Skip to content

Where We Work

sc000a4e41_2Honduras In Perspective

Honduras is a beautiful country blessed with bountiful sunshine and rich culture, but it is one of the most economically disadvantaged in the Western Hemisphere.  Half of Honduras’ 8 million people live below the poverty line (defined by WHO as family income of under 30 USD per month), putting it on par with Haiti. The country also suffers from political instability, corruption, systemic injustice and violence.  Attendant to these issues, the least advantaged in this society experience significant levels of unemployment, lack of access to education or healthcare, malnutrition and infant mortality.

Rural Communities

San Francisco de Orica, Francisco Morazán, Honduras, is an agricultural municipality in the mountains to northwest of Tegucigalpa, the nation’s capital.  The New Hope Clinic, in San Francisco de Orica, serves 52 disperse villages that fill a 25-mile radius of the town.  The people in this area are generally engaged in subsistence farming and, without the presence of New Hope Clinic, would have little or no access to healthcare. In cases of emergency, patients must be transported to the national public hospital, a three-to-four hour drive over unreliable roads. Some of the more distant communities are without electricity or access to education.  Some communities are Spanish-speaking while others speak indigenous languages.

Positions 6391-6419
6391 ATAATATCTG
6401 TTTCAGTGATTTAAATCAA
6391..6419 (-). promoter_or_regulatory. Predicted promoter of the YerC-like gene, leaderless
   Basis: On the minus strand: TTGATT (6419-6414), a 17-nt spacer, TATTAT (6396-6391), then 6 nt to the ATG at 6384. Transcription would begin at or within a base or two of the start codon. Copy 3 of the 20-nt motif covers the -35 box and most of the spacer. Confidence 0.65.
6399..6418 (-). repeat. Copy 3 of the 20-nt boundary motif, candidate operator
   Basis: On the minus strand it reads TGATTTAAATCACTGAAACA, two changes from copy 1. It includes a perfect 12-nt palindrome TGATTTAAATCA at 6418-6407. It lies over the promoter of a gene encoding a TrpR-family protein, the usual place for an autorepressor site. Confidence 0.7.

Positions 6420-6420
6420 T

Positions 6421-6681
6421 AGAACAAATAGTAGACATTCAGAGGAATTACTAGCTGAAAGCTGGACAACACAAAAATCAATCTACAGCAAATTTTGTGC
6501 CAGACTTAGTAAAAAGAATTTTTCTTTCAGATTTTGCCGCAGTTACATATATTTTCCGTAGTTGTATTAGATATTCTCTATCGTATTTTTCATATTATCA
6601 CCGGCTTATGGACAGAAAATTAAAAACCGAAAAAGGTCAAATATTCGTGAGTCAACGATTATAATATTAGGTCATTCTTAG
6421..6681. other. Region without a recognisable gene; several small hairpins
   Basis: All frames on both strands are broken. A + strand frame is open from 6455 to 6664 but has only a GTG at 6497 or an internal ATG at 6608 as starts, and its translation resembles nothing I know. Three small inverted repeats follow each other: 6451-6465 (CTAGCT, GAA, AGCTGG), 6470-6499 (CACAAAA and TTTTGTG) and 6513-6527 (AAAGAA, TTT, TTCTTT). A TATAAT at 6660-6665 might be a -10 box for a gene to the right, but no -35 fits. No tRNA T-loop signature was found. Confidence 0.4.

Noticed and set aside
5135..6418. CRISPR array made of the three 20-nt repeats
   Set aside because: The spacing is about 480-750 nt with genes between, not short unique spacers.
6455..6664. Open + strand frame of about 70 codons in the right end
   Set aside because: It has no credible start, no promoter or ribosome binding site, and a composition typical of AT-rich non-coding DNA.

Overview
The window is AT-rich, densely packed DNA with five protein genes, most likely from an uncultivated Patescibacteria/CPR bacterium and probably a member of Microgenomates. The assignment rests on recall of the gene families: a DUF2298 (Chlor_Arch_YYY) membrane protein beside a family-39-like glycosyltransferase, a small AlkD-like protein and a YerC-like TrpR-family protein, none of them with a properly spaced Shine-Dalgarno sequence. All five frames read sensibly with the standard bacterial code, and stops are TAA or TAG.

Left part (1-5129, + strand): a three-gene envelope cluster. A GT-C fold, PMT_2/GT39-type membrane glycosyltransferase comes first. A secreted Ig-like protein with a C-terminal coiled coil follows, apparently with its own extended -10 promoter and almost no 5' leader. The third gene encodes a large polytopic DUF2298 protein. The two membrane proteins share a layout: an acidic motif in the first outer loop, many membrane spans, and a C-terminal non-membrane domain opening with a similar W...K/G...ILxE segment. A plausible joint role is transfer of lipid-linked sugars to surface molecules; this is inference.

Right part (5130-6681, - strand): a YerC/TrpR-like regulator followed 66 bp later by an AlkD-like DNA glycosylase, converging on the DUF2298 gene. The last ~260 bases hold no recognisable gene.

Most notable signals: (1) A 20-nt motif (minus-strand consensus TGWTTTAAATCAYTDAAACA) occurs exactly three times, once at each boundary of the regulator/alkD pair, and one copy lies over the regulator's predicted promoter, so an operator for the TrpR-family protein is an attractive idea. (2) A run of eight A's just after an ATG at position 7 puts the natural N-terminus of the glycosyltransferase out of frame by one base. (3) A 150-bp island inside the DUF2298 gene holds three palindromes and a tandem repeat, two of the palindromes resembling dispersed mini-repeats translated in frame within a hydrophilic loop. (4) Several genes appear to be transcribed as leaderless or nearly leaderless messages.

Health and Security

While Honduras recently has been featured in the press as an dangerous and violent place, the Orica region has remained relatively peaceful.  It is far from the urban areas of Tegucigalpa or San Pedro Sula, where most of the problems have occurred.  Also, with regard to health, Orica’s high altitude makes it low risk place for malaria and other tropical diseases.

No comments yet

Leave a Reply

Fill in your details below or click an icon to log in: Logo

You are commenting using your account. Log Out /  Change )

Google photo

You are commenting using your Google account. Log Out /  Change )

Twitter picture

You are commenting using your Twitter account. Log Out /  Change )

Facebook photo

You are commenting using your Facebook account. Log Out /  Change )

Connecting to %s